According to The Wall Street Journal:
Elliott Associates LP, a hedge fund that holds an 8.5% stake in Novell Inc., offered to buy the rest of the software company for about $1.8 billion.Moments ago, Novell confirmed that:
"it has received an unsolicited, conditional proposal from Elliott Associates, L.P. to acquire the Company for $5.75 per share in cash. Novell anticipates that its Board of Directors will review Elliott's proposal in consultation with its financial and legal advisors. J.P. Morgan is serving as financial advisor and Skadden, Arps, Slate, Meagher & Flom LLP is acting as legal counsel to Novell."Just last week, Novell announced mixed financial results, but the company did mention that SUSE Linux business has reached the break-even point. The VAR Guy wonders: Was that break-even statement about SUSE Linux an open letter from Novell to other potential suitors? Hmmm... Either way, investors are betting Novell will soon get acquired: Novell shares surged about 26 percent after the buyout offer started making news.
Really Sold This Time?Novell has been the subject of buyout rumors multiple times since the early 1990s. Once a Wall Street darling, Novell struggled to transition from the old NetWare business to more recent initiatives like SUSE Linux, identity and security management, and various data center efforts.
No doubt, the SUSE Linux business is strong... but some critics wonder if Novell's various software businesses really fit together under one corporate roof? Apparently, Elliott Associates, L.P., plans to take Novell private if the hedge fund successfully acquires the software company.
Other Potential Buyers?But Wall Street analysts openly wonder if a white knight will step in to buy Novell at a higher price. Among the names mentioned:
- IBM: Big Blue has close working relationships with both Red Hat and Novell, and IBM has also been working a bit more frequently with Canonical (Ubuntu Linux) in recent months. Could IBM abandon those relationships and buy Novell? Hmmm... The VAR Guy thinks it's unlikely. Linux is less than 20 percent of Novell's business (The VAR Guy believes). Does IBM really want the other 80 percent?
- Hewlett-Packard: Um, Hewlett-Packard has never really been a player in the software industry. And HP also has an extremely close working relationship with Microsoft. So, would HP want to compete with both Cisco Systems (in servers and networking) and Microsoft (in operating systems) at the same time? The VAR Guy doubts it.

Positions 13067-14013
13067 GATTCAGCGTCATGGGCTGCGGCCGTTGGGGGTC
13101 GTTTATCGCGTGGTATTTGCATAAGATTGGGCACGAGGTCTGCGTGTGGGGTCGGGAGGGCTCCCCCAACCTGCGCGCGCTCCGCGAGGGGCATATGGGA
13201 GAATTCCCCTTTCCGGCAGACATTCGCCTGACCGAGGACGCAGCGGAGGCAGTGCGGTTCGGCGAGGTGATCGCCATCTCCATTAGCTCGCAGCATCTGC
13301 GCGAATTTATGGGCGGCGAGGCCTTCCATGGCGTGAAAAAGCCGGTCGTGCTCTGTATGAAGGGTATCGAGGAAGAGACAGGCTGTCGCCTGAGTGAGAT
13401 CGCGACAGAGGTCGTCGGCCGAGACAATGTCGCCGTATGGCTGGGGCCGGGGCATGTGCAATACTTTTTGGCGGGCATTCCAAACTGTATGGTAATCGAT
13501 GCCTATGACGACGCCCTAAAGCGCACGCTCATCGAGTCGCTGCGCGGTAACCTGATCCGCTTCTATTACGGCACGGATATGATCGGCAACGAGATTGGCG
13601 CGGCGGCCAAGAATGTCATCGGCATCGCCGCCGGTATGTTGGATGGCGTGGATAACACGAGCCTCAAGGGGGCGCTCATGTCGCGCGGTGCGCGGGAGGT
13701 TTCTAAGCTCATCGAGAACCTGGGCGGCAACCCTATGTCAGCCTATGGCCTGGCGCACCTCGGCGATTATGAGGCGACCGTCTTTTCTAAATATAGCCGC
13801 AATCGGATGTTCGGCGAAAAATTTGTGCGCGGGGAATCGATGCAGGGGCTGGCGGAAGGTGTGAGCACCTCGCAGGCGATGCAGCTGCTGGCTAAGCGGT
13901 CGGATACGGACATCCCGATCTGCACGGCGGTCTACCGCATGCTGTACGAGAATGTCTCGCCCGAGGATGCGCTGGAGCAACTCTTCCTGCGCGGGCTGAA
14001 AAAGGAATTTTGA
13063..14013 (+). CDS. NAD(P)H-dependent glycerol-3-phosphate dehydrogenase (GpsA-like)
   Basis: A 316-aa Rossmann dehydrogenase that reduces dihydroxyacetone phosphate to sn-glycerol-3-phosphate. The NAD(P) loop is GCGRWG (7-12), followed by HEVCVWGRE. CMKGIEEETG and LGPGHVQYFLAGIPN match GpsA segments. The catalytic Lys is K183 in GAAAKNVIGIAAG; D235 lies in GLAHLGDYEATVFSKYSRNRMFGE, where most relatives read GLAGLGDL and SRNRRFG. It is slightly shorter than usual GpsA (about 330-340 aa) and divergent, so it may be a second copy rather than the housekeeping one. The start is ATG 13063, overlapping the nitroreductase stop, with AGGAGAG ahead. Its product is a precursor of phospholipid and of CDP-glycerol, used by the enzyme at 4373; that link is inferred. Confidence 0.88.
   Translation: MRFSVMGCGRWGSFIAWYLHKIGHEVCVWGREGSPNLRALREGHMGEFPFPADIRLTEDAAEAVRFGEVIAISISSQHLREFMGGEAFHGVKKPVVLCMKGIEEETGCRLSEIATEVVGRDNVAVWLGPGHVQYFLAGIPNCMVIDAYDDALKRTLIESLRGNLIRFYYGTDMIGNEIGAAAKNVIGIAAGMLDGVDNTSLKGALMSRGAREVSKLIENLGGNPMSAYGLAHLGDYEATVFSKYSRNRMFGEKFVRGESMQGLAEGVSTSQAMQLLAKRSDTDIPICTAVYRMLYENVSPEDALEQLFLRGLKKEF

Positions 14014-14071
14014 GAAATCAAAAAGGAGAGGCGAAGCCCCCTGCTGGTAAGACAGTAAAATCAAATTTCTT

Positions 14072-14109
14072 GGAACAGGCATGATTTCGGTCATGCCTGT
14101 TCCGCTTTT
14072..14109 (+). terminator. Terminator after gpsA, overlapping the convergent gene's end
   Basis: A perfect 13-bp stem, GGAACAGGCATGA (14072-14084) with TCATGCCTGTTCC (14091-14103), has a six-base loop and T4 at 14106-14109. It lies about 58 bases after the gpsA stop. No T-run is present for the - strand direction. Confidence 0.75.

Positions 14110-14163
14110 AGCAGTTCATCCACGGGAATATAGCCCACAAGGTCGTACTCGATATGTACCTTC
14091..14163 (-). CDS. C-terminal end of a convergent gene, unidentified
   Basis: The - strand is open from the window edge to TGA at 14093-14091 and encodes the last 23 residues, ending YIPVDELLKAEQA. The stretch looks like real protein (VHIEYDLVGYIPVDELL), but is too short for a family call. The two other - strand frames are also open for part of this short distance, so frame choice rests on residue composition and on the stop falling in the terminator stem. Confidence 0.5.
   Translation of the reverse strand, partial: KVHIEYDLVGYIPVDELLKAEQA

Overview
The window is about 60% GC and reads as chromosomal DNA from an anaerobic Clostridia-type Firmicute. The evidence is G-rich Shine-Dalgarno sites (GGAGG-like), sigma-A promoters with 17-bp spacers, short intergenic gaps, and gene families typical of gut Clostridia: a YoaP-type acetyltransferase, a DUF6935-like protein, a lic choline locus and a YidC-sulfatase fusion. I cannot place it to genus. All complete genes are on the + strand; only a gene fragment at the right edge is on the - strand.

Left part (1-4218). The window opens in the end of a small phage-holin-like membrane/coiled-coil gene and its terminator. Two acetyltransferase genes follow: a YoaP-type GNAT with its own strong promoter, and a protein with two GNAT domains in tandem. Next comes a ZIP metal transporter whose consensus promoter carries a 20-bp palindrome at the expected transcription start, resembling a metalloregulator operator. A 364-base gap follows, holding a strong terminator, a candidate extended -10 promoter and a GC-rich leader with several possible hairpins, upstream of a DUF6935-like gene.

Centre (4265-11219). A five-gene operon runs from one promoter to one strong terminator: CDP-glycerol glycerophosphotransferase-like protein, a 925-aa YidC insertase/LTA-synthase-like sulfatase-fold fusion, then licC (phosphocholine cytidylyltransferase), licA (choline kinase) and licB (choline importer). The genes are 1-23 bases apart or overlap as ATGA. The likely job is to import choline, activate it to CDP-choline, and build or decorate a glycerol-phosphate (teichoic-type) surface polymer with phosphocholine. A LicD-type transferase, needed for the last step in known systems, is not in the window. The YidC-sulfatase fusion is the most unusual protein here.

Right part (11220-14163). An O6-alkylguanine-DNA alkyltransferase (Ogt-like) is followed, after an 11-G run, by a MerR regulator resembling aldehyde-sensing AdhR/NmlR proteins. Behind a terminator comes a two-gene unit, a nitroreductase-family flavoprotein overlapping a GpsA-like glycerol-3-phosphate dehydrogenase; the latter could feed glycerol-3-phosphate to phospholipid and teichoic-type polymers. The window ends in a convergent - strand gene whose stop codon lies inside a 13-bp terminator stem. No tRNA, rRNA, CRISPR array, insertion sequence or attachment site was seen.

- Microsoft: A decade ago, The VAR Guy believed Microsoft would never, ever enter the Linux market. Fast forward to the present and the timing could be right. The existing Microsoft-Novell relationship has convinced many CIOs to consolidate their data centers around Windows Server and SUSE Linux. By acquiring SUSE Linux, Microsoft could ultimately decide to port Exchange Server, SharePoint and other server apps over to Linux. Has The VAR Guy lost his mind? Perhaps. But Microsoft bidding for Novell doesn't seem so far fetched these days.
- Oracle: Sure, Larry Ellison's software giant is busy digesting Sun Microsystems. But Novell is an intriguing potential play for Oracle. Remember: Oracle faces growing competition from Red Hat Enterprise Linux running JBoss middleware and a range of third-party open source applications. Owning Novell would be one way for Oracle to potentially combat Red Hat and Microsoft at the same time.
- SAP: Sure, SAP has a close working relationship with Novell SUSE Linux. But at this week's SAP Partner Conference in Las Vegas, Red Hat stepped forward to sponsor a major welcome reception. SAP has enough challenges competing with Oracle and SaaS companies. Does SAP really want to own a Linux operating system? The VAR Guy doubts it.
- Dark Horse - Computer Associates: Ironically, nobody has pointed to CA Inc. as a possible suitor for Novell yet. But CA might be a good fit, The VAR Guy believes, since both Novell and CA have extensive systems management, identity management and security products. Also, moving into the Linux market would give CA an instant "wow" factor going forward.